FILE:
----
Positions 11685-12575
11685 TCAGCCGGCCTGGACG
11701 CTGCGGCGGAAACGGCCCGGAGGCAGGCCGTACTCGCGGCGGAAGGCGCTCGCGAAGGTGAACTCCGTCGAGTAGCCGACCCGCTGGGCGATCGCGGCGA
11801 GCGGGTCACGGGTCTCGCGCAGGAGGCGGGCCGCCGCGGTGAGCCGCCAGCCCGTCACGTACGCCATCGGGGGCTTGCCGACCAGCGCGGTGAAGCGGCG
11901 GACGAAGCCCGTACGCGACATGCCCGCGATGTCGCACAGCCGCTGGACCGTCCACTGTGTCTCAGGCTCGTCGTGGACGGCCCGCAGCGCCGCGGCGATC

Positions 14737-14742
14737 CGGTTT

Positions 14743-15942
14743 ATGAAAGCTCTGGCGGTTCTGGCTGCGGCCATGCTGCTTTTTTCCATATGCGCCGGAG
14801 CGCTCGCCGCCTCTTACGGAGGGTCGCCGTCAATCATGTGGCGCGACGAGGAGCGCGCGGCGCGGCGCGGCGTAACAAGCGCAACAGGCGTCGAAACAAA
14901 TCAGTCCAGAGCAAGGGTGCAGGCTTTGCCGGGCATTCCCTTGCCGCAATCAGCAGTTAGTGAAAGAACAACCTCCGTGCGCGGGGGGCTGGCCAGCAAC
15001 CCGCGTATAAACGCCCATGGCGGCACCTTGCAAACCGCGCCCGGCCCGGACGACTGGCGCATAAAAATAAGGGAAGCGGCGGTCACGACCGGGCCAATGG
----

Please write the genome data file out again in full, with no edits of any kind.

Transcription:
Positions 11685-12575
11685 TCAGCCGGCCTGGACG
11701 CTGCGGCGGAAACGGCCCGGAGGCAGGCCGTACTCGCGGCGGAAGGCGCTCGCGAAGGTGAACTCCGTCGAGTAGCCGACCCGCTGGGCGATCGCGGCGA
11801 GCGGGTCACGGGTCTCGCGCAGGAGGCGGGCCGCCGCGGTGAGCCGCCAGCCCGTCACGTACGCCATCGGGGGCTTGCCGACCAGCGCGGTGAAGCGGCG
11901 GACGAAGCCCGTACGCGACATGCCCGCGATGTCGCACAGCCGCTGGACCGTCCACTGTGTCTCAGGCTCGTCGTGGACGGCCCGCAGCGCCGCGGCGATC

Positions 14737-14742
14737 CGGTTT

Positions 14743-15942
14743 ATGAAAGCTCTGGCGGTTCTGGCTGCGGCCATGCTGCTTTTTTCCATATGCGCCGGAG
14801 CGCTCGCCGCCTCTTACGGAGGGTCGCCGTCAATCATGTGGCGCGACGAGGAGCGCGCGGCGCGGCGCGGCGTAACAAGCGCAACAGGCGTCGAAACAAA
14901 TCAGTCCAGAGCAAGGGTGCAGGCTTTGCCGGGCATTCCCTTGCCGCAATCAGCAGTTAGTGAAAGAACAACCTCCGTGCGCGGGGGGCTGGCCAGCAAC
15001 CCGCGTATAAACGCCCATGGCGGCACCTTGCAAACCGCGCCCGGCCCGGACGACTGGCGCATAAAAATAAGGGAAGCGGCGGTCACGACCGGGCCAATGG